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Commercialization of The Civil Justice System
As keepers of the official record, it is essential to the integrity of our justice system that court reporters retain an impartial role in the adversarial process. Increasingly, insurers and other large corporations, completely circumventing counsel and their related ethical obligations to the courts, are contracting directly with some court reporting agencies. These arrangements, at the very least, create an appearance of partiality, and, at worst, give preferential treatment and special services to the contracting party that are not made available to the opposing parties. The ultimate and most serious consequence of this trend is the undermining of the integrity of the judicial system in and of itself as a neutral mechanism for resolving disputes.
Despite the passage of laws in a number of states prohibiting certain contracting arrangements, practices which threaten the impartial role of court reporters have continued virtually unabated on a national scale. Thus, there is a definite need for a strong and coordinated effort to encourage broader protections and to bring actions to enforce existing laws. Such a unified campaign is necessary to prevent duplication of efforts and devote resources to strategies that will yield the most fruitful results.
The overall goal of the Fair Justice Project is to preserve the integrity and impartiality of the judicial system by preserving the neutral and impartial role of court reporters, deposition officers, and officers of the court. To this end, the Foundation employs a full-time staff attorney to organize the Project by performing the following roles:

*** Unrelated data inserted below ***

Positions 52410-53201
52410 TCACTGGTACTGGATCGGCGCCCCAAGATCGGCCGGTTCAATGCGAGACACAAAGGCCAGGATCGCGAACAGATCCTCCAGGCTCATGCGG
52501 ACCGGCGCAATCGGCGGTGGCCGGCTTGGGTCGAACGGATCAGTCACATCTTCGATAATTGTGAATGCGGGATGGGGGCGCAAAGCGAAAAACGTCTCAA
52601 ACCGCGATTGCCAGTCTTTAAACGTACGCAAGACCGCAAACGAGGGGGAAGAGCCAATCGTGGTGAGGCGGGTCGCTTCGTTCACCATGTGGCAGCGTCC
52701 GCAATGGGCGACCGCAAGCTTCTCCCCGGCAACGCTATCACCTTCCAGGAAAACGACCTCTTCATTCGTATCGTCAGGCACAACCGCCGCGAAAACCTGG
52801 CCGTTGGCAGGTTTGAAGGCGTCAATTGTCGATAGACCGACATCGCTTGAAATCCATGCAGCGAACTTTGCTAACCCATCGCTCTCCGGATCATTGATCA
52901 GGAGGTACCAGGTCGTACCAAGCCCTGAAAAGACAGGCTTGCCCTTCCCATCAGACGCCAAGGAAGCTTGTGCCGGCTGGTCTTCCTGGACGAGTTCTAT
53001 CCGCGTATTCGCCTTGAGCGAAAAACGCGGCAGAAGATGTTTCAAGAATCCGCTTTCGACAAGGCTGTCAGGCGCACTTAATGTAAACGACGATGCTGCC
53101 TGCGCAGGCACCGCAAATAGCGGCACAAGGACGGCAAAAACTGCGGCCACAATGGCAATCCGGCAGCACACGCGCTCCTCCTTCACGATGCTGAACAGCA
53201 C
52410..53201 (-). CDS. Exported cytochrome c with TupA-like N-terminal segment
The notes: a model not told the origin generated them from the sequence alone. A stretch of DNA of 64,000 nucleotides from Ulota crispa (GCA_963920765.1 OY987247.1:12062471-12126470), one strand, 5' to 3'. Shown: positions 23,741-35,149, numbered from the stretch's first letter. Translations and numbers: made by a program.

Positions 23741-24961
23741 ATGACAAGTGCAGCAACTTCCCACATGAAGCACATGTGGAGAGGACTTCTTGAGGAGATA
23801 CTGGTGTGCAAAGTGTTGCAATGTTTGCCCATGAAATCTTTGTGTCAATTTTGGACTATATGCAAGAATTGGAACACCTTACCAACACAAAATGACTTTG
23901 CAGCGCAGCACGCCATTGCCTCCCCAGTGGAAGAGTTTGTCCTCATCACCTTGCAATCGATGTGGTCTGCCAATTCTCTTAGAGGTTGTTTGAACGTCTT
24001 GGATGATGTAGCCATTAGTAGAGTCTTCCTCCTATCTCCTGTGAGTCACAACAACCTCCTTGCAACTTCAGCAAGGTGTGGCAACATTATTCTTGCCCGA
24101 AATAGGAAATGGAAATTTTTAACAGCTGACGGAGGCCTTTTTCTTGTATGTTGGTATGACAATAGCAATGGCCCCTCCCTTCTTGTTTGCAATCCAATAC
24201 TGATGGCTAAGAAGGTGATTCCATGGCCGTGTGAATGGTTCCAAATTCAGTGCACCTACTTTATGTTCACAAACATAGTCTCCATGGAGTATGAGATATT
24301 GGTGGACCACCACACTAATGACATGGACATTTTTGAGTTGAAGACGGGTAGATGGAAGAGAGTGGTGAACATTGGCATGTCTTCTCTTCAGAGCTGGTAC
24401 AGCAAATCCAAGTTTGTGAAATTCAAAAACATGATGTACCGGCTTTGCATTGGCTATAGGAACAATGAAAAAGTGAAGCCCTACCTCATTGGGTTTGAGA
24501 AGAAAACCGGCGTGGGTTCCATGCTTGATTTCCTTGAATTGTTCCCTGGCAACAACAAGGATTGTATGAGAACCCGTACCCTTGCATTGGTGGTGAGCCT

Clearinghouse role--gathering factual and legal information and disseminating to state groups to be used for educational campaigns, legislative advocacy and litigation.
Organizing role--mapping out campaign strategies for various states to include public education, media work, coalition building, targeting decision-makers; preparing sample press packets, op-ed pieces, LTEs, and developing fundraising plans.
Media and Public Outreach role--educating the media, bench and bar, and the public about the ways the impartiality of the judicial system is being threatened.
Send us your complaints, documents...
...or any information you have that illustrates how special deals between insurers or other corporate defendants jeopardize the impartiality of the judicial process. If you know attorneys or judges who oppose these preferential agreements and are willing to speak out on the issue to the media and/or legislators, ask them to write to us relating their objections and concerns.
Please use the FTCR Complaint Form to submit your personal experiences. Be sure to specify that your complaint pertains to "The Justice System" and give a brief summary of specific instances where you have encountered problems with insurers or other interested parties entering into special deals with court reporters.
You can also write and send documentation to:
Foundation for Taxpayer and Consumer RightsPLEASE NOTE: The Fair Justice Project does not intend to single out or condemn any particular firm or individual court reporter. We will also not publish the names of any individuals who submit information to us, but would like to be able to call upon you to relate your experiences to media reporters and may publish information from submitted materials in our educational reports. We are taking a close look at any practices that threaten the actual or perceived impartiality and integrity of the judicial process. Our efforts are focused on creating public awareness about such abuses and providing technical advice to state leaders on how to address the growing problem of insurers special deals with court reporters and other issues that give corporations an advantage in litigation over injured consumers.
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